But the board we have now is very involved in the work of governance. The members rarely miss a meeting and never hesitate to express their opinions. The AERC board has a lot of powerful (and beneficial) members due to a strong work ethic. I'm skeptical about the need to reduce the board size, but it may be worth consideration.

Another idea is term limits for board members. This may be a trend, but I'm very skeptical about dismissing the vast experience of long-term board members. On the other hand, maybe a balance of youthful ideas would benefit AERC. We took a step in that direction when the board added Sarah Holloway as a youth representative to the board.

Still another trend is "exploring partnerships and collaborations." This is something that the board and members have discussed from time to time -- adding a competitive trail division or partnering with Ride and Tie. For the most part, AERC members are resistant to adding a competitive trail division (probably by merging with one of the national competitive trail organizations) due to the fear that it would dilute and weaken our more physically demanding endurance events.

However, such a collaboration could benefit both sports financially and politically by increasing the power and prestige of horse sports across the U.S. Such a merger could potentially double the membership of AERC and provide a stepping stone for riders who are hesitant to jump into endurance riding. The increased power could strengthen our voice in the preservation of and access to trails nationwide. Diluting endurance versus increasing balance and power? This one may be worth consideration in the future.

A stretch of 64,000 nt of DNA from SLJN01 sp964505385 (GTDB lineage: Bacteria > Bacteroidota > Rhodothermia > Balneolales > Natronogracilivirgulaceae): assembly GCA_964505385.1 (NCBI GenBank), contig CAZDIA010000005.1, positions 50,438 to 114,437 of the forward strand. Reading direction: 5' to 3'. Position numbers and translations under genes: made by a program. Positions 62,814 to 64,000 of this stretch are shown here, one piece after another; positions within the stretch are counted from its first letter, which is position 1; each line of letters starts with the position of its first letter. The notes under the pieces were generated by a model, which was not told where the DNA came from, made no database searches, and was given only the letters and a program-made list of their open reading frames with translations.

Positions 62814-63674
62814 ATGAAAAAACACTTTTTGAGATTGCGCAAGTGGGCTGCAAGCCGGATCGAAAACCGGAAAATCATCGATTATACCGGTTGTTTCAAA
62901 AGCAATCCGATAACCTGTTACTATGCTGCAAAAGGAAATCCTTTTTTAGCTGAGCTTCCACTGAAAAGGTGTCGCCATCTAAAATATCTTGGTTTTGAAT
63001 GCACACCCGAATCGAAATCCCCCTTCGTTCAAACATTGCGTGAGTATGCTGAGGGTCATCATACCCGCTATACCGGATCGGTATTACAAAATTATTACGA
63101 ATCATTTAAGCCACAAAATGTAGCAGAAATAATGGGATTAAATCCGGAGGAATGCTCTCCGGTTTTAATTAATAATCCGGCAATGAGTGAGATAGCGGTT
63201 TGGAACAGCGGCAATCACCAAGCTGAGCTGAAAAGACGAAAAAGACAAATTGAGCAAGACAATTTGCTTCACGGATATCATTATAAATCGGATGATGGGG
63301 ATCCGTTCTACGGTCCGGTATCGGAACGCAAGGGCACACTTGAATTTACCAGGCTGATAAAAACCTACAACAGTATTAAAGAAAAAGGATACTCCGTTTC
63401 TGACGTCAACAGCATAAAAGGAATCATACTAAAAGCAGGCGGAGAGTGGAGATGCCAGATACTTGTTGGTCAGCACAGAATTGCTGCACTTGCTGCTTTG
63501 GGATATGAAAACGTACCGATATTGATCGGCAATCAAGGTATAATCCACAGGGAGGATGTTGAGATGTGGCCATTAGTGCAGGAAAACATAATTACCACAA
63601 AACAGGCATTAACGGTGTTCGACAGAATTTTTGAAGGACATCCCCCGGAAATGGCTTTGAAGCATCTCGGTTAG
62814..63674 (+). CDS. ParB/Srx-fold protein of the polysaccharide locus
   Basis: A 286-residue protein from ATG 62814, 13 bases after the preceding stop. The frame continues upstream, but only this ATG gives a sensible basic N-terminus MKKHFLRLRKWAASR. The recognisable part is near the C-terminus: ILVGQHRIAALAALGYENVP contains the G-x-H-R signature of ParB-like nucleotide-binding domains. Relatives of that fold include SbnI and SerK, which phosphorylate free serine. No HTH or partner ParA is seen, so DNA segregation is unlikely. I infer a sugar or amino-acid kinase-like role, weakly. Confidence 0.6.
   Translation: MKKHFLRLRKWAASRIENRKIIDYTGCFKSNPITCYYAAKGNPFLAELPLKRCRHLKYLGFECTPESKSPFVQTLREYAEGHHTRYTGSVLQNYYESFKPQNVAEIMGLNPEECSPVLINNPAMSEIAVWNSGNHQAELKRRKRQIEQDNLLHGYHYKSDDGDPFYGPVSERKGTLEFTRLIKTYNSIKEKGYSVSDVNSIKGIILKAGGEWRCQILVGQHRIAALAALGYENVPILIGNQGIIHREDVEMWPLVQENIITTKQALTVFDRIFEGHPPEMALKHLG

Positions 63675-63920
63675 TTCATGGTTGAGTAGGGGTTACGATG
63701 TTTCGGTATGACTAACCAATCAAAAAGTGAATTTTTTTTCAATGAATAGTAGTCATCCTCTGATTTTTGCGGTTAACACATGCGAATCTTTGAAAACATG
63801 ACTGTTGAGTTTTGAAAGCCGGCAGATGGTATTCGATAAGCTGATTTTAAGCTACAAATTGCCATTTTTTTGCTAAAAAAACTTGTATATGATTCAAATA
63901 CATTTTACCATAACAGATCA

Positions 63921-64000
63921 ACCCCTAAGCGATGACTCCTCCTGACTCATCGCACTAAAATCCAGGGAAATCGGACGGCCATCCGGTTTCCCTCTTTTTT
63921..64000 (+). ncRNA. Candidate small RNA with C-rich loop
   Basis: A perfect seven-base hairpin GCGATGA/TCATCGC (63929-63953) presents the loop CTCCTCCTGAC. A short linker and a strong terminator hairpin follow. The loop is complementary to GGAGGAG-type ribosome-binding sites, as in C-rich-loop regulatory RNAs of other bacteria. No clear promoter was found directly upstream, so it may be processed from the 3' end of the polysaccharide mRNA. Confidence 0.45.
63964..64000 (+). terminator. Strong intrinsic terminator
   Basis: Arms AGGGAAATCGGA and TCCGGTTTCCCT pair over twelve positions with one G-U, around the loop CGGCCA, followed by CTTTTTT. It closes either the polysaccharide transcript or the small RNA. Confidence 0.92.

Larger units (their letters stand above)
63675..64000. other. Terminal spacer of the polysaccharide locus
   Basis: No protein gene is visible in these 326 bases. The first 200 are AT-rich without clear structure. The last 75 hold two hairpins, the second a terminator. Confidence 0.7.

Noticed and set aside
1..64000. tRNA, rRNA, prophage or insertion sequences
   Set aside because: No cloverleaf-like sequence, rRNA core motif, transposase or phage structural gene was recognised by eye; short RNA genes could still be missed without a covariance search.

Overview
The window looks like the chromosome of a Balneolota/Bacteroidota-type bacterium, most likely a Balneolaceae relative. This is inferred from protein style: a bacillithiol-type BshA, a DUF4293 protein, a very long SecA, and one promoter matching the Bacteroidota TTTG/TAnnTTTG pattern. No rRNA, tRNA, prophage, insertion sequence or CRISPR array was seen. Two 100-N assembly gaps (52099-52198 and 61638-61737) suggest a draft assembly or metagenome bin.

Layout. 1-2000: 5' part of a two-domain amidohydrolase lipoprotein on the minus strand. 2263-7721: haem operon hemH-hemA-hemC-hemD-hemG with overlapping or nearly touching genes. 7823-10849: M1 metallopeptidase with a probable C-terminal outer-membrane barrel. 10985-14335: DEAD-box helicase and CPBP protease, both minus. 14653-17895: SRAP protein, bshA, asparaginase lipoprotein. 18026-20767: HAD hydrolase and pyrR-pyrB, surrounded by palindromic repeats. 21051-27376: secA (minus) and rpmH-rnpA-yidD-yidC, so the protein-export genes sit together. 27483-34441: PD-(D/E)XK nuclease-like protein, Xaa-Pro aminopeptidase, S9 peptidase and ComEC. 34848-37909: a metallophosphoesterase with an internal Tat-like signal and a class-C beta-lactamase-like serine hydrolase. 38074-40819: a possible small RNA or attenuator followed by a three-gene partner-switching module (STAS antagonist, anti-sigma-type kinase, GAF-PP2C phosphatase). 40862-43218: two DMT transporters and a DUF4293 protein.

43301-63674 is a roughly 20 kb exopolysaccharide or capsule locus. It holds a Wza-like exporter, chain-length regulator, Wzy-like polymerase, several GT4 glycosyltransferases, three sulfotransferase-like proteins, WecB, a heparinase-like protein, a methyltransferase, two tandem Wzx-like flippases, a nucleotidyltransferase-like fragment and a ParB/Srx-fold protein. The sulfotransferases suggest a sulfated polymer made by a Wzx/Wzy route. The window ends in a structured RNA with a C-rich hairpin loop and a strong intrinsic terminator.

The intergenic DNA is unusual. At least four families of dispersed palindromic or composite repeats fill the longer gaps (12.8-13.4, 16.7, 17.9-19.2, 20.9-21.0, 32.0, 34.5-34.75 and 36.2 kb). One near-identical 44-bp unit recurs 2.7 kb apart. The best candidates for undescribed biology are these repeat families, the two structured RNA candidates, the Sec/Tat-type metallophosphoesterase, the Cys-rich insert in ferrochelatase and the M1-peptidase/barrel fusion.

One of the trends associated with modern organizations is to "Be Fearless: Embrace change and be fearless about it." This trend is seen primarily in organizations that remain vital and vibrant in a changing, fluid society. As we get older, we see less the potential benefits of change and more the risks. I confess that as I near retirement, I'm more wary of business risks since I have fewer years to make up for any losses. But AERC does not necessarily have the finite time that I have and we all hope and expect that this organization will continue to benefit our progeny for many generations to come. We seek a balance between change and stability.